The field of Environmental Management (EM) involves a broad and evolving repertoire of practices. The field originated around 1970 in response to new policy, regulation and public concern about environmental issues. EM has undergone many changes and improvements since then, progressing from a reactive, compliance-based focus toward, in leading cases, practices reflecting strong commitment to sustainability. And yet, EM remains, for the most part, ill-equipped to deal with the complex and highly uncertain implications of the ecological crisis.
Environmental Management offers a rigorous critique of conventional EM and explores alternative ideas, frameworks and approaches that are currently considered "fringe", but which have the potential to transform the practice of EM. This book goes beyond narrow definitions and considers questions regarding the purpose, roles, scope and potential of environmental management. EM is situated and contextualized within the evolving and expanding realm of environment and sustainability literature. The book argues that new approaches to EM need to be more flexible, imaginative and better equipped to address future environmental problems of a scale and severity previously unforeseen.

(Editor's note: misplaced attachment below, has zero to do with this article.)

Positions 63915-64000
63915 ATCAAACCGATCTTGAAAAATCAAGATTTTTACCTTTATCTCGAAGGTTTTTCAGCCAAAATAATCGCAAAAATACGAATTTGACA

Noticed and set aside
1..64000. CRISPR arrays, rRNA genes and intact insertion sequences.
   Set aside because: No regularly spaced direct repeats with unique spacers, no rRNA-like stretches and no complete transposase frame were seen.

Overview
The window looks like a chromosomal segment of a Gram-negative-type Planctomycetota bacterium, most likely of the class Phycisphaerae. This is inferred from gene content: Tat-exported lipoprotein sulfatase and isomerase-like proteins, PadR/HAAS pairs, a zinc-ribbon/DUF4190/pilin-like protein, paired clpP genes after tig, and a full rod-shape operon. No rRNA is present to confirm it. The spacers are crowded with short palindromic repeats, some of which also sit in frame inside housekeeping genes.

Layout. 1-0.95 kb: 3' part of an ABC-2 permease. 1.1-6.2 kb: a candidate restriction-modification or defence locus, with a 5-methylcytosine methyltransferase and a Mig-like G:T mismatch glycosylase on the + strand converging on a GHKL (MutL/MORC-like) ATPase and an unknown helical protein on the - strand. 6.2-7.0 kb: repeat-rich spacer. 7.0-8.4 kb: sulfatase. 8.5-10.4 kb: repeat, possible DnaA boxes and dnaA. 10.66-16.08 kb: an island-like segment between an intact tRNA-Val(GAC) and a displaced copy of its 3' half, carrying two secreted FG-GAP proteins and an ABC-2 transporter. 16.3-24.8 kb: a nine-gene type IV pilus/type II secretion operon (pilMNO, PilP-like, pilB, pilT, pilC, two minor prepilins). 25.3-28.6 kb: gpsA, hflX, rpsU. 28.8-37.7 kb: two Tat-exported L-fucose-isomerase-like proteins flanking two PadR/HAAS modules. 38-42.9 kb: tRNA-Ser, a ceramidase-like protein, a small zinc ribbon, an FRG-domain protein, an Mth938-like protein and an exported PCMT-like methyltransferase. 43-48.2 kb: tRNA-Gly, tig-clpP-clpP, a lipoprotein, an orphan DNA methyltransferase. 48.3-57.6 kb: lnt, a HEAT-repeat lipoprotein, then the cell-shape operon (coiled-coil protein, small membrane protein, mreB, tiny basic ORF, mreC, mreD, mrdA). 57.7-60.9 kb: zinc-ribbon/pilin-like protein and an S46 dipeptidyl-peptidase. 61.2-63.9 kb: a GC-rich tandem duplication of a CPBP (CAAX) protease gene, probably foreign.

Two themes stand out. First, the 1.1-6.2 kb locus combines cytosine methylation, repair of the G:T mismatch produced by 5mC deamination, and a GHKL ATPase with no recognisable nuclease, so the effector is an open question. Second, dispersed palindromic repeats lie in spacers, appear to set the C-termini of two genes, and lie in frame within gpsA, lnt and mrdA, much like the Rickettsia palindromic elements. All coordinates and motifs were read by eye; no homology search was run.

This book will be of great interest to students and scholars of environmental management, environmental planning, resource management, and environmental assessment.
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